So I got through four years at college, graduated with an impressive engineering degree, and entered the “real world” by getting my first job at an engineering firm. What’s the first thing I noticed? It wasn’t a personalized nameplate in my own, brand new office, that’s for sure.
The first “I’m not in college any more” moment I had was when I walked into work and notice how old the rest of my office mates were.
I don’t care how mature you are or if your only friends were professors and grad students. I, too, have always hung out with people who were about one generation ahead of me, so I can assure you that I am used to some pretty wide age gaps. However, the difference in ages between my peers and me is immense. I lowered the average age of my department by ~5 years just by joining.
When you find yourself in this predicament, prepare yourself for being called the “baby” and for awkward conversations about how your coworkers’ kids (who happen to be your age) are also graduating college. But the biggest obstacle you will be faced with is the responsibility of teaching your coworkers everything about technology. And you will realize how much you take your knowledge of technology for granted when you have to teach someone:
- How to copy and paste
- How to crop a photo
- How to filter junk mail
- How to do other mundane, simple tasks
Your gut reaction will be to judge these people for their noob-ism because they are definitely judgment worthy. If you are able, you should quietly accept your job as the new IT person in the office. I, for instance, am now the go-to printer fixer in my office. Whenever a printer issue arises, my office mates call their new hire, Ruby, to save the day. And I readily drop my own projects to deal with the issue at hand, because what else can I say when my limited computer experience will gain me fame and glory in the eyes of my peers. However, the time I spend helping my coworkers fix paper jams and changing the toner is time not spent on my real, engineering projects. If you are like me, you may start to resent the naivety of your coworkers when it comes to simple technology issues.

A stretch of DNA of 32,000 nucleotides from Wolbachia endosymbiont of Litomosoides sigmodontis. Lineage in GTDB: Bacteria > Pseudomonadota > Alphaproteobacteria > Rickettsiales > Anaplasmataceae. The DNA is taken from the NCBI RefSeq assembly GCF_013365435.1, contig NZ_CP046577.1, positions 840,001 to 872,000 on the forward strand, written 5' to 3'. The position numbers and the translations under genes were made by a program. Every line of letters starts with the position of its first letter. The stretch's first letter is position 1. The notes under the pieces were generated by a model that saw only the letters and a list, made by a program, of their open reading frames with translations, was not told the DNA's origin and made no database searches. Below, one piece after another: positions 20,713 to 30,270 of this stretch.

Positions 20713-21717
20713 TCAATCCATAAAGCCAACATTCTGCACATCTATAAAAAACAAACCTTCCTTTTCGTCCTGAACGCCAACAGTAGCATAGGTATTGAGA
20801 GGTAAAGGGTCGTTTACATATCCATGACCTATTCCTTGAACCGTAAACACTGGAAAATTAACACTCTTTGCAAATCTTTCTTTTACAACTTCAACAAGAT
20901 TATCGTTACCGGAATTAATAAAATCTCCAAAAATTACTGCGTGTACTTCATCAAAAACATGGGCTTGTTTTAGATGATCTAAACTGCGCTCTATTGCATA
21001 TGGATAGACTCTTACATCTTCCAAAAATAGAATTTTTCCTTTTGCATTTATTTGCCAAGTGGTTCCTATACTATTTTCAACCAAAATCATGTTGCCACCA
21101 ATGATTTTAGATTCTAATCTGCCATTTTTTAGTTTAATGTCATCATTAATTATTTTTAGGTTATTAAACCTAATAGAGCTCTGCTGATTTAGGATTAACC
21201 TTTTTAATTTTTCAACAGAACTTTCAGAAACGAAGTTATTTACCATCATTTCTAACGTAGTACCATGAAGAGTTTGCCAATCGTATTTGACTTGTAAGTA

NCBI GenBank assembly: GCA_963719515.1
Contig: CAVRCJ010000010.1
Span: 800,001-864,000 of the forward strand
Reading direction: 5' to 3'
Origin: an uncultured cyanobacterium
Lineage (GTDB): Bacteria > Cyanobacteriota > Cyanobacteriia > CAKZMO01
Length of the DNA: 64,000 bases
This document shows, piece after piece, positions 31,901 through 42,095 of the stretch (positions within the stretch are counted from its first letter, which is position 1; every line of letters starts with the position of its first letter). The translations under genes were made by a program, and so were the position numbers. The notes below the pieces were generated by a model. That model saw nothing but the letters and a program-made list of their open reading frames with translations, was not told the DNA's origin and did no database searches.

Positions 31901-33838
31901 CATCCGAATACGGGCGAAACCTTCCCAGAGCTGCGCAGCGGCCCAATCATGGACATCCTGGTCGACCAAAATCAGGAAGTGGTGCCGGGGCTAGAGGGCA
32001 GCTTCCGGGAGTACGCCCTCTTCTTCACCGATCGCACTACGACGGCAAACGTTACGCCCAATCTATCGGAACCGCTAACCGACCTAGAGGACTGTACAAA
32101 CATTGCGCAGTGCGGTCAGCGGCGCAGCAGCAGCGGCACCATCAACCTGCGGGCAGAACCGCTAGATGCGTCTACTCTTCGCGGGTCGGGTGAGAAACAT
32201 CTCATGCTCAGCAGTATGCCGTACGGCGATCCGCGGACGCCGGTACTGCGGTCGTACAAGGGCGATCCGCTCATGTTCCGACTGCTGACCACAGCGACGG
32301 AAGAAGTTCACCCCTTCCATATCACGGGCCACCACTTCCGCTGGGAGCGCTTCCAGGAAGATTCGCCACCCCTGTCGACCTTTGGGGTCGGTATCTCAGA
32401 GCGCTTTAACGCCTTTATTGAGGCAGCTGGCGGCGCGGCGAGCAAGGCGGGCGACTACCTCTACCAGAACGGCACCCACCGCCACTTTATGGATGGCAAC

After a period of time, however, you will be able to look past the computer-idiocy of some of your peers. Some of them have real intelligence and practical skills that are applicable and actually quite helpful to the job at hand. Granted, it will take you varied lengths of time to find this knowledge or skills in your peers. Some of them may hide their skills/knowledge for longer than their own lifespan. But with others, you will discover this fascinating, hidden facet of their professional life in just a few weeks.
So the next time you feel like sweeping everything off your desk in a dramatic gesture of exasperation because you were asked how to take a screenshot, just remember that someday your coworkers will impress you.
Best of luck,